The line between market kitsch and aesthetic value

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When Krakow’s Museum of Contemporary Art asked Anna Orłowska and Mateusz Choróbski to create a story themed ‘art market’ for its Forum magazine, the pair turned to a bustling street fair in the small town of Radomsko. “We had two weeks to think of an idea and realise it,” says Choróbski. “We visited the market a few times, bought objects we thought would work, and then photographed them in different configurations. We usually work on projects for a long time, so it was both refreshing and challenging to do this in such a short period.”

The idea behind Tribute to Moda Polska (which translates as ‘Polish fashion’) was to transform ordinary items into art objects, says Orłowska, who featured in BJP’s June 2013 issue. “This ironic gesture was made to reflect on the value of contemporary art,” explains the 29-year-old, who studied at the national film school in Łodz. “Where is the line between market kitsch and objects of aesthetic value?”

The series is also “a tribute to important places in Polish towns and cities”, comments Choróbski, an artist and Orłowska’s partner in life as well as art. “For some people, especially those who live outside the cities, a market is a main source of food, tools, furniture and clothes.”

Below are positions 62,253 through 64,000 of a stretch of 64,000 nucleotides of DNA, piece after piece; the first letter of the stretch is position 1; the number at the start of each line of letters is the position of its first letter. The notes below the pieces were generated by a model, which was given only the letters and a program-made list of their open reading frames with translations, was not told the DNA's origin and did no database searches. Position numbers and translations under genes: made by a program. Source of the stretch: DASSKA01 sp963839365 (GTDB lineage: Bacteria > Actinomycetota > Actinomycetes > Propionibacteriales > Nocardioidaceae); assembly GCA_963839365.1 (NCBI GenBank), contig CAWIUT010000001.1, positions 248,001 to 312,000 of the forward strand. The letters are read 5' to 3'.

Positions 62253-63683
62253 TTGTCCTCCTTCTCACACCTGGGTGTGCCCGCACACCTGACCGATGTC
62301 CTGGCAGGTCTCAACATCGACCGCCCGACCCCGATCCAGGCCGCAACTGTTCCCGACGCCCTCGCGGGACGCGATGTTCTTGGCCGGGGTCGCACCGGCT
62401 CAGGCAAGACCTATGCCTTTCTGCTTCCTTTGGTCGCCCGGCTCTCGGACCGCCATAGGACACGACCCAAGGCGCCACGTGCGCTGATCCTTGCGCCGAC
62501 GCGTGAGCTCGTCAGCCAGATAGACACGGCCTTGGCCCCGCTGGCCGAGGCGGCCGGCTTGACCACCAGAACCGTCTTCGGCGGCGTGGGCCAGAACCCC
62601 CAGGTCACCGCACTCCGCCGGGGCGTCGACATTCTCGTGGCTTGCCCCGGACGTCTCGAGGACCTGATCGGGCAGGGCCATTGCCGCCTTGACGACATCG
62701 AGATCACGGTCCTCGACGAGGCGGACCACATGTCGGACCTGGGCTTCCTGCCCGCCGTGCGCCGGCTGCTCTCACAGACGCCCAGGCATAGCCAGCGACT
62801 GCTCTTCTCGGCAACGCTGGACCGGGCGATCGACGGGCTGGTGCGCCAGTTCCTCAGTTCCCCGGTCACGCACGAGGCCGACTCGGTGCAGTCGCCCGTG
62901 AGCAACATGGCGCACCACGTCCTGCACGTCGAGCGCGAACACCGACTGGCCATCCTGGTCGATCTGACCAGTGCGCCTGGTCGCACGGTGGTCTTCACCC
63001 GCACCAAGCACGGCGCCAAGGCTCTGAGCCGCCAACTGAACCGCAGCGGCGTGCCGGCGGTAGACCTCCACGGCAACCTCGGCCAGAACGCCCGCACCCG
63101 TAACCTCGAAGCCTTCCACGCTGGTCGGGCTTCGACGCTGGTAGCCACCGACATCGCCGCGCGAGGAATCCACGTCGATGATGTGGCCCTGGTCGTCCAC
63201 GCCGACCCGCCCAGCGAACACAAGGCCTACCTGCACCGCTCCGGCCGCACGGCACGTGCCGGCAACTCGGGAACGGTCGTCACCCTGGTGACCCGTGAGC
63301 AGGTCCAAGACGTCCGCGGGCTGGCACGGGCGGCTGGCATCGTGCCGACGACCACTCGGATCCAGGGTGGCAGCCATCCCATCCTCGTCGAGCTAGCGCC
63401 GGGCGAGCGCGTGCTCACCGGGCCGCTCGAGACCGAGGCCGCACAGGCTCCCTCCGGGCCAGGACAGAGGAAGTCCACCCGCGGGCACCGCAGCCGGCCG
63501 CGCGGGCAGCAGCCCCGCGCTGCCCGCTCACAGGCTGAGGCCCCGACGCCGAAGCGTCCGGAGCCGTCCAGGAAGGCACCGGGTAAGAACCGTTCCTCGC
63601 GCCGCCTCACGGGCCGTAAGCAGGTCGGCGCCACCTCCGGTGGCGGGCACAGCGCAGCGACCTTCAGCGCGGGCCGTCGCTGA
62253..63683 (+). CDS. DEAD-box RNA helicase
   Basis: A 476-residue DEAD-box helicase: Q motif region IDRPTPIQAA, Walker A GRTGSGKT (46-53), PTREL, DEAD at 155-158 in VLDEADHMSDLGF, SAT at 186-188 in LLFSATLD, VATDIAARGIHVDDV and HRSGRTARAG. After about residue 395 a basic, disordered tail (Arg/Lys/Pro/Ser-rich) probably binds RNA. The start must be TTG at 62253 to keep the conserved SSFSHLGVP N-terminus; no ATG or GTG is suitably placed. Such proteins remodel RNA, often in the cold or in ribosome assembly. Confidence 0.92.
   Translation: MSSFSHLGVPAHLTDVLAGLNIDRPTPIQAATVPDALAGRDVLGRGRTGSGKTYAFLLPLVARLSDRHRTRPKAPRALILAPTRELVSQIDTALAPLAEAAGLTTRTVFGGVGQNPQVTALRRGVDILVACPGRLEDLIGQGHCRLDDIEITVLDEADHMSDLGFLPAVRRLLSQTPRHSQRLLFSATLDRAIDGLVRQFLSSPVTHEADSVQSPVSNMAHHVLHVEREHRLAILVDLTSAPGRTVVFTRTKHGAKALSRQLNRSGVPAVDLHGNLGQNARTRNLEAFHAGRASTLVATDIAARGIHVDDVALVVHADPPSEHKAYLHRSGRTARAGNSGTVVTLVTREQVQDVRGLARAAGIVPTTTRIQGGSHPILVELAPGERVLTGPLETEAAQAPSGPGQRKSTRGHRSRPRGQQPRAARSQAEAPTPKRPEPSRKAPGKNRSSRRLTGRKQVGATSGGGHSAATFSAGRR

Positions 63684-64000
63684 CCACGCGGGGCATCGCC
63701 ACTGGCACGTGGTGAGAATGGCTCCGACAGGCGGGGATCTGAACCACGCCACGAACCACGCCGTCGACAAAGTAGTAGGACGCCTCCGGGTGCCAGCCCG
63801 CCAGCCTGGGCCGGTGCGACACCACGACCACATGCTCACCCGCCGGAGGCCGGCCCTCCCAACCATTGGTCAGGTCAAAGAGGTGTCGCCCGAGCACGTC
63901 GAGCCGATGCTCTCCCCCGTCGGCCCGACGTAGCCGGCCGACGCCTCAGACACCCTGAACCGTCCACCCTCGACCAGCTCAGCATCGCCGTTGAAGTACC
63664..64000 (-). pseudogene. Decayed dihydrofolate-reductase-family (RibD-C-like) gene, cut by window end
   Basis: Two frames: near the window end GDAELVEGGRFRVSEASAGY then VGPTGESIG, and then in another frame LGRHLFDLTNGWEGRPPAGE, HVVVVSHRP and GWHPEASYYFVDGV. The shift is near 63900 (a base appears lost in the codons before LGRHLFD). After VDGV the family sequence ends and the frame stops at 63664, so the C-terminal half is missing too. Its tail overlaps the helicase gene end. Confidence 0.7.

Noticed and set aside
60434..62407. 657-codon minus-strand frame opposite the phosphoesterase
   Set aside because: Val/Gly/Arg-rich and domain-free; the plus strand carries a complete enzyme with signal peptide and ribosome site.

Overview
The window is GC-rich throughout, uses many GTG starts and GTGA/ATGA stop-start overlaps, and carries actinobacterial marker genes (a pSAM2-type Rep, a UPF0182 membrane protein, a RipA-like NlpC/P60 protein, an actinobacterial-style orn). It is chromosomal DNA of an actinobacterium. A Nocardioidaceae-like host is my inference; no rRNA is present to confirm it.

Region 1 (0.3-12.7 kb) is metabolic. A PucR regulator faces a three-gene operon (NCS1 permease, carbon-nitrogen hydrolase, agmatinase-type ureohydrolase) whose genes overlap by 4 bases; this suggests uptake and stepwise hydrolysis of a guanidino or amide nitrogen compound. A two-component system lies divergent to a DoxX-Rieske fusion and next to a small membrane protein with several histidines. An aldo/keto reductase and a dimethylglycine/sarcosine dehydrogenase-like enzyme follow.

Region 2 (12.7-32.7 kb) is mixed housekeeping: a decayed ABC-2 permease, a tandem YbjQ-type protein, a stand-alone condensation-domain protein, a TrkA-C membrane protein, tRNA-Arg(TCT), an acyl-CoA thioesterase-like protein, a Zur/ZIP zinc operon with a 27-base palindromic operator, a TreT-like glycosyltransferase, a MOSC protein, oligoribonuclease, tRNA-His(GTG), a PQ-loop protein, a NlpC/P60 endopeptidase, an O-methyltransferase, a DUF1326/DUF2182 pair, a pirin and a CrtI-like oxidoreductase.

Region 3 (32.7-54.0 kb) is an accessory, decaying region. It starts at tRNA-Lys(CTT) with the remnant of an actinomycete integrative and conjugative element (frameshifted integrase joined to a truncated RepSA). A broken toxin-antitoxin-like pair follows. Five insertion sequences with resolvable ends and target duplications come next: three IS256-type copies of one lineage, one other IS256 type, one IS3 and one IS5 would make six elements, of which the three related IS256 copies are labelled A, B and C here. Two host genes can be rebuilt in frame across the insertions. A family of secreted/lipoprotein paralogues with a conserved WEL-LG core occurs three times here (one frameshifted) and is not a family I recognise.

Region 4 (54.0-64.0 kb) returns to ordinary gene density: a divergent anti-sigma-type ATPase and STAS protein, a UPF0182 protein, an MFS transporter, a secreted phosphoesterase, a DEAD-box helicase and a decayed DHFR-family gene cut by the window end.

Orłowska and Choróbski arranged the objects against block colour backdrops before photographing them. “Some of the constructions resemble a pyramid shape, while others are loosely associated with art styles from past decades, although this wasn’t deliberate,” says Orłowska. “I’m interested in the potential for constructing what I want in front of the camera. I’ve been working in this way for some time, but lately I’ve returned to the documentary side of photography. In a way, this series is a result of that – [the images] are constructions but also rooted in the reality of the objects we found.”

The pair had hoped to create 50 images in total, but a move to New York required they change tack; Orłowska won a year-long scholarship at the School of Visual Arts in 2013 after reaching the final at Hyères International Festival of Fashion and Photography (and she showed work at last year’s edition). 

“The move from Poland made continuing the project impossible,” she says. “But we are considering doing a project on Greenpoint, a Polish neighbourhood in Brooklyn.”

Find more of Anna’s work here.

First published in the April 2014 issue. You can buy the issue here.